Voltage imaging and optogenetics reveal behaviour-dependent changes in hippocampal dynamics

Yoav Adam, Jeong J. Kim, Shan Lou, Yongxin Zhao, Michael E. Xie, Daan Brinks, Hao Wu, Mohammed A. Mostajo-Radji, Simon Kheifets, Vicente Parot, Selmaan Chettih, Katherine J. Williams, Benjamin Gmeiner, Samouil L. Farhi, Linda Madisen, E. Kelly Buchanan, Ian Kinsella, Ding Zhou, Liam Paninski, Christopher D. HarveyHongkui Zeng, Paola Arlotta, Robert E. Campbell, Adam E. Cohen*

*Corresponding author for this work

Research output: Contribution to journalArticlepeer-review

199 Scopus citations


A technology that simultaneously records membrane potential from multiple neurons in behaving animals will have a transformative effect on neuroscience research1,2. Genetically encoded voltage indicators are a promising tool for these purposes; however, these have so far been limited to single-cell recordings with a marginal signal-to-noise ratio in vivo3–5. Here we developed improved near-infrared voltage indicators, high-speed microscopes and targeted gene expression schemes that enabled simultaneous in vivo recordings of supra- and subthreshold voltage dynamics in multiple neurons in the hippocampus of behaving mice. The reporters revealed subcellular details of back-propagating action potentials and correlations in subthreshold voltage between multiple cells. In combination with stimulation using optogenetics, the reporters revealed changes in neuronal excitability that were dependent on the behavioural state, reflecting the interplay of excitatory and inhibitory synaptic inputs. These tools open the possibility for detailed explorations of network dynamics in the context of behaviour.[Figure not available: see fulltext.]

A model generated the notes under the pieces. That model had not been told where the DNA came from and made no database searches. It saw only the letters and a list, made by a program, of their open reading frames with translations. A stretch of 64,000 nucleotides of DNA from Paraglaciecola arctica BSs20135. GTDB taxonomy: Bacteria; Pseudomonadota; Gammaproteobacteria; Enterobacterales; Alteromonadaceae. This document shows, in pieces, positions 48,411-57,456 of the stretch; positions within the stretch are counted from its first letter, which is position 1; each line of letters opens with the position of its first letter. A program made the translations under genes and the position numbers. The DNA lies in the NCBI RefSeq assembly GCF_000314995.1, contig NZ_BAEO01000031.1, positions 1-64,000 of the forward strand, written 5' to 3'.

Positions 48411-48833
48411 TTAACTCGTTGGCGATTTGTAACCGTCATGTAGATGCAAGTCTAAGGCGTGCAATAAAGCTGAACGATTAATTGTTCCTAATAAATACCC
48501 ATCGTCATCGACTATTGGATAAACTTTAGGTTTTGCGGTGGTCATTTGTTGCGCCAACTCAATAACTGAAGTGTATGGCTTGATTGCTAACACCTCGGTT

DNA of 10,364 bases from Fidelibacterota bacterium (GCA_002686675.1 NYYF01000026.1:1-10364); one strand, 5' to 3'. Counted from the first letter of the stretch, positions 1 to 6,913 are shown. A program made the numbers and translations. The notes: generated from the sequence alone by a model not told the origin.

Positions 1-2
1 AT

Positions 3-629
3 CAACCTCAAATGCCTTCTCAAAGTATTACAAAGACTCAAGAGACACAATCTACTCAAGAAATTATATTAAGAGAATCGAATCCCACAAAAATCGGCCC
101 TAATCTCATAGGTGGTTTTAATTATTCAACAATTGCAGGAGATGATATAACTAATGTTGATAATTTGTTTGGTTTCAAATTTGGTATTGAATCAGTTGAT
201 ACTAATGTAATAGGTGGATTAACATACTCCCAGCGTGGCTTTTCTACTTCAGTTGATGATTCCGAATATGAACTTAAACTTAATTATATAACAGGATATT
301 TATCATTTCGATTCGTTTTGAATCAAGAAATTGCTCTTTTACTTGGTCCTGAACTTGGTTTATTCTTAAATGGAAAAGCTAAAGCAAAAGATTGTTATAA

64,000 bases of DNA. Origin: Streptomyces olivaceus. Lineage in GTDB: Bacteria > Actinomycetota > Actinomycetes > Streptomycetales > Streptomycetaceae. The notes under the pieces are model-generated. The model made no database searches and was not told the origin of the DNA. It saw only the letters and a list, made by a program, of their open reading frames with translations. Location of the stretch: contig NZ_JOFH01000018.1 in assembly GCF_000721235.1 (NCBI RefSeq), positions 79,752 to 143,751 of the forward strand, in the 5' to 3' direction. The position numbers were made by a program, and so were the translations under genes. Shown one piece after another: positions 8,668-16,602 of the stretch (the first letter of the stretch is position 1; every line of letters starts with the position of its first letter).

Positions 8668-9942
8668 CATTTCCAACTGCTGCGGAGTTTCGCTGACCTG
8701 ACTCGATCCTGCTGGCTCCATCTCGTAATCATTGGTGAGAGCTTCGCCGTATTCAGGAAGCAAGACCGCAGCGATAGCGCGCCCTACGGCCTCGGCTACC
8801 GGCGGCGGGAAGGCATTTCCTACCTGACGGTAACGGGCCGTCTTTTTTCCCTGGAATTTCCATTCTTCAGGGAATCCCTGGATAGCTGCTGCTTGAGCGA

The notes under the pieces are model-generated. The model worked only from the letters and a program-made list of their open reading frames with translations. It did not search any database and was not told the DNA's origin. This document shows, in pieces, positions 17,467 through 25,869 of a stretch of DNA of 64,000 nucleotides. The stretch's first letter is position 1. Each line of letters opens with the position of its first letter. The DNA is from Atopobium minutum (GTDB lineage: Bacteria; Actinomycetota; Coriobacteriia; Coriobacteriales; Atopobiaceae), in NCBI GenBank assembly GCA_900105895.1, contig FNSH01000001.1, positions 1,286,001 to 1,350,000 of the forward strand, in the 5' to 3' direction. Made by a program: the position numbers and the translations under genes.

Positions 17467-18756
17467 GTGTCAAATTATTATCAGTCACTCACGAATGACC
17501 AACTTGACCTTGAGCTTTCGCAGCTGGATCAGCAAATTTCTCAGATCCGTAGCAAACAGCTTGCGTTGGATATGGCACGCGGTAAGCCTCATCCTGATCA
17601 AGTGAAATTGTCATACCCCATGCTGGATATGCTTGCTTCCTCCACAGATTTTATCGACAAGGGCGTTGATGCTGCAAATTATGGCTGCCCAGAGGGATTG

Original languageAmerican English
Pages (from-to)413-417
Number of pages5
Issue number7756
StatePublished - 16 May 2019
Externally publishedYes

Bibliographical note

Publisher Copyright:
© 2019, The Author(s), under exclusive licence to Springer Nature Limited.


Dive into the research topics of 'Voltage imaging and optogenetics reveal behaviour-dependent changes in hippocampal dynamics'. Together they form a unique fingerprint.

Cite this